Heading into the 2013 fantasy drafts, Miguel Montero appeared to be one of the surest bets at the catcher position. When you weighed what he did in 2011 and 2012, our Draft Kit Projections seemed pretty conservative.
Miguel Montero Stats
Conservative, they were not. Montero appeared to be one of the more “bust-proof” options and catcher, but what do you know? In 2013, Miguel Montero was a fantasy bust.
Miguel Montero: 2013
So what exactly went wrong?
Well, I’d be remiss if I didn’t point out that Montero missed some time. Actually, he missed most of August. That likely cost fantasy owners 2-3 homers, and about 10-12 RBI. On the other hand, more at-bats at that clip would certainly have hurt your team’s batting average more, so maybe view the missed time as a blessing.
Looking ahead to his 2014 value, the big question has to be around Montero’s average. Given the missed time and weaker batting average (homers are hits, too), his power clips weren’t that far off. But if you draft someone expecting something in the .280 range and get .230, you’re definitely going to be disappointed. But let’s dig a little deeper. (Numbers courtesy of Fangraphs.)
|2011||17.5 %||21.9 %||.282|
|2012||22.7 %||20.9 %||.286|
|2013||23.2 %||21.4 %||.230|
Maybe a little lucky to hit .286 with those splits, but he was a lot bit unlucky in 2013. Nothing about that suggests that a 56-point drop in batting average was in order. Maybe a drop to the .265 range would have been in order, but the .230 was definitely unlucky. If similar numbers repeat themselves in 2014, Miguel Montero will be WELL above .230 in 2014. We project him to hit .253 in our draft kit, and I’d even say that it should be better than that.
Why am I so confident that his line drive rate won’t drop, and that his K rate won’t go up?
I like where Montero is looking to hit in that lineup. MLB Depth Charts currently projects Montero to hit clean up, between Paul Goldschmidt and the Arizona Diamondbacks new acquisition, Mark Trumbo. That could end up looking a little different, but it makes sense. You want to split the two right-handed sluggers up and while Trumbo’s power makes him more suited for the four spot, his low batting average is a little better suited to the No. 5 hole.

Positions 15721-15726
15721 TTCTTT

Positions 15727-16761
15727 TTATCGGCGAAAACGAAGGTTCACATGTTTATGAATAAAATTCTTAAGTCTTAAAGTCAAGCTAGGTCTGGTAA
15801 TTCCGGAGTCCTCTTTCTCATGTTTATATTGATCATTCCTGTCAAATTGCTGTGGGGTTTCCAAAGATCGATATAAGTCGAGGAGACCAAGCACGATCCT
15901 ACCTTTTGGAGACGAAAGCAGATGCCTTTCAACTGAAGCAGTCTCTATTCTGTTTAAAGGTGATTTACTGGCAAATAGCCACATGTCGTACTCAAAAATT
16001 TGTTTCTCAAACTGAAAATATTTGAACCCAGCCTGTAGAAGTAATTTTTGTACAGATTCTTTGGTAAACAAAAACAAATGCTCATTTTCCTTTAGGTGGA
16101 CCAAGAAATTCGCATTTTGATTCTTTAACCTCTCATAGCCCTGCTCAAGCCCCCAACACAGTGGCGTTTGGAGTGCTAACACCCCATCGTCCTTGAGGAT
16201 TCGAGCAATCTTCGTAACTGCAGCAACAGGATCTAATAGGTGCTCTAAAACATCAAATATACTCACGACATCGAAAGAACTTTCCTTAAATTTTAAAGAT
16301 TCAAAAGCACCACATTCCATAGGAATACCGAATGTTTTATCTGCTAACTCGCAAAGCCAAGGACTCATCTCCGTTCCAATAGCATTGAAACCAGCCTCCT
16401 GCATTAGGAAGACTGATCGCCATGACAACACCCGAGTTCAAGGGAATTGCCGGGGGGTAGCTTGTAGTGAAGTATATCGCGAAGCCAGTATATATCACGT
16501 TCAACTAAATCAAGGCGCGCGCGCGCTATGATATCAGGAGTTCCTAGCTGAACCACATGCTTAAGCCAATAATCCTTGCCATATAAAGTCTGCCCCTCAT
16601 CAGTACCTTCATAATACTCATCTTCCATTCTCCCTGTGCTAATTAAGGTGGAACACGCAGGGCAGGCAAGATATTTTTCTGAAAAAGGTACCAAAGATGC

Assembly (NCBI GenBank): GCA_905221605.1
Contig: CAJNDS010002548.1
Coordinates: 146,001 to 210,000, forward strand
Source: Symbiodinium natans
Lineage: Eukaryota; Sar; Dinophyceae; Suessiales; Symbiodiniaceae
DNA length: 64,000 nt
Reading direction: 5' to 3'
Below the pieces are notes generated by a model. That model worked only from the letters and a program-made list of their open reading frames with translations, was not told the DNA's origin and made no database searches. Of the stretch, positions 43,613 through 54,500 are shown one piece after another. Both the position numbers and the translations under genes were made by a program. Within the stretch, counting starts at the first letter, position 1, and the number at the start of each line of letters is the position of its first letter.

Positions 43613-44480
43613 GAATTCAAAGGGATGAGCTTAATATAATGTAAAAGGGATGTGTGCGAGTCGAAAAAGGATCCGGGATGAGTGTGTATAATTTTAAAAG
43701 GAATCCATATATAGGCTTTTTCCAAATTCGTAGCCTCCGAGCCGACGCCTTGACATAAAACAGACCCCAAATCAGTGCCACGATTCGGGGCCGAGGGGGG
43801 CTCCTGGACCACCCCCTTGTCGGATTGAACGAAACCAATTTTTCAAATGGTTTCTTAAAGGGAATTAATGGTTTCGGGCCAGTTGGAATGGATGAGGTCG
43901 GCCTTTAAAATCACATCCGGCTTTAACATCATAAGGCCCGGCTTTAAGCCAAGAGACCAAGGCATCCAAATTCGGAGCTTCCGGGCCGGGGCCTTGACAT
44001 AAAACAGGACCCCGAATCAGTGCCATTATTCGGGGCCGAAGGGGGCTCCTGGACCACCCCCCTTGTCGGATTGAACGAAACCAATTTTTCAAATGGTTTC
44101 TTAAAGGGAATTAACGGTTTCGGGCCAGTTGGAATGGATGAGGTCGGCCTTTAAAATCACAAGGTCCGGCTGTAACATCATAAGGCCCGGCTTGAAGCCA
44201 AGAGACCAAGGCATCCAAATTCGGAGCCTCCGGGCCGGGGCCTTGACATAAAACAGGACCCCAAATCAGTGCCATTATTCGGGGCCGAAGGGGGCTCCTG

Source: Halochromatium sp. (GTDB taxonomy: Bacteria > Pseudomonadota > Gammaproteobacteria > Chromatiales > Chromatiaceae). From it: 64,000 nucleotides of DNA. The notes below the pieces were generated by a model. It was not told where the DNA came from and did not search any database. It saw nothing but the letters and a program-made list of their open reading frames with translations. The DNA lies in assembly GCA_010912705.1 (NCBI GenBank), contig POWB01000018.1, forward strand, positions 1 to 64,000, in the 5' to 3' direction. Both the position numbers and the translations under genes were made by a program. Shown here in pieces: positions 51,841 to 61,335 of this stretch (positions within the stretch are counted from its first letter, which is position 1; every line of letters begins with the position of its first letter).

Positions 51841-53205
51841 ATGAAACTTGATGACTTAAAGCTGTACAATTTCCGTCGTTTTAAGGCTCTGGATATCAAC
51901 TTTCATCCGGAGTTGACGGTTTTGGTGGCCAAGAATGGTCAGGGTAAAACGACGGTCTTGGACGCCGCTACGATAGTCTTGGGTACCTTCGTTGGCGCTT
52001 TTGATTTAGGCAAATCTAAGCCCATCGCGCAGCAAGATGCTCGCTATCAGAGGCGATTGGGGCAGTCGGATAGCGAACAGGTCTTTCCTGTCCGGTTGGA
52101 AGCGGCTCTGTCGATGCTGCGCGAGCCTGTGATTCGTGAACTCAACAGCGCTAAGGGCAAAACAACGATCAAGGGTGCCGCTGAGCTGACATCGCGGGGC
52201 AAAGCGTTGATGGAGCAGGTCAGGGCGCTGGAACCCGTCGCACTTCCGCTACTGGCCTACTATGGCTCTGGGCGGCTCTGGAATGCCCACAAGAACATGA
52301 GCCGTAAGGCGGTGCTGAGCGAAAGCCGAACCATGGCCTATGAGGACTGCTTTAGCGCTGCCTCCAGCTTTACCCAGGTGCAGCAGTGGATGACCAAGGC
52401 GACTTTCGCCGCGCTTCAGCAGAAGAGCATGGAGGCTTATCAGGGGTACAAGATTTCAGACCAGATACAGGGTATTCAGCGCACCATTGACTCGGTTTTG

So follow this chain of events that will happen with the powerful Trumbo protecting Montero.
- Step 1: Better Pitches to hit.
- Step 2: More contact.
- Step 3: More good contact.
- Step 4: More Hits.
- Step 5: Higher Batting Average.
Throw in Goldschmidt getting on base, and plenty of those hits can get us close to that 80+ RBI total that we got in 2011 and 2012.
I’d normally advise people to steer away from a guy who had a terrible year in the same season he turned 30, and plays a grueling position like catcher.
But with Montero, that just shouldn’t have happened. With better protection and hopefully better luck, 2014 will be much better for him.
If you take one thing from this post, let it be this.
Nash asked me if I was going to try to make a run at Buster Posey before the draft in our dynasty league. Posey wouldn’t be cheap to keep, but by the San Francisco Giants fanboy in me almost made me try to get Posey, who’s pretty much the consensus No. 1 catcher.
But then I looked at something. It’s a 12-team league and six teams already have catchers. At the least, I’m going to have Brian McCann, Matt Wieters, Wilson Ramos, Salvador Perez, Jason Castro, Evan Gattis, Yan Gomes, A.J. Pierzynski, and yes, Miguel Montero available to me.
So, no Posey for me. The catching position is pretty deep this year so you just don’t want to reach in the draft or overpay in an auction for one of those backstops.
Montero is a part of the depth of the position. He jumps off the page as a bounce-back candidate this year and right now, I’d say that he should be starting in any fantasy league.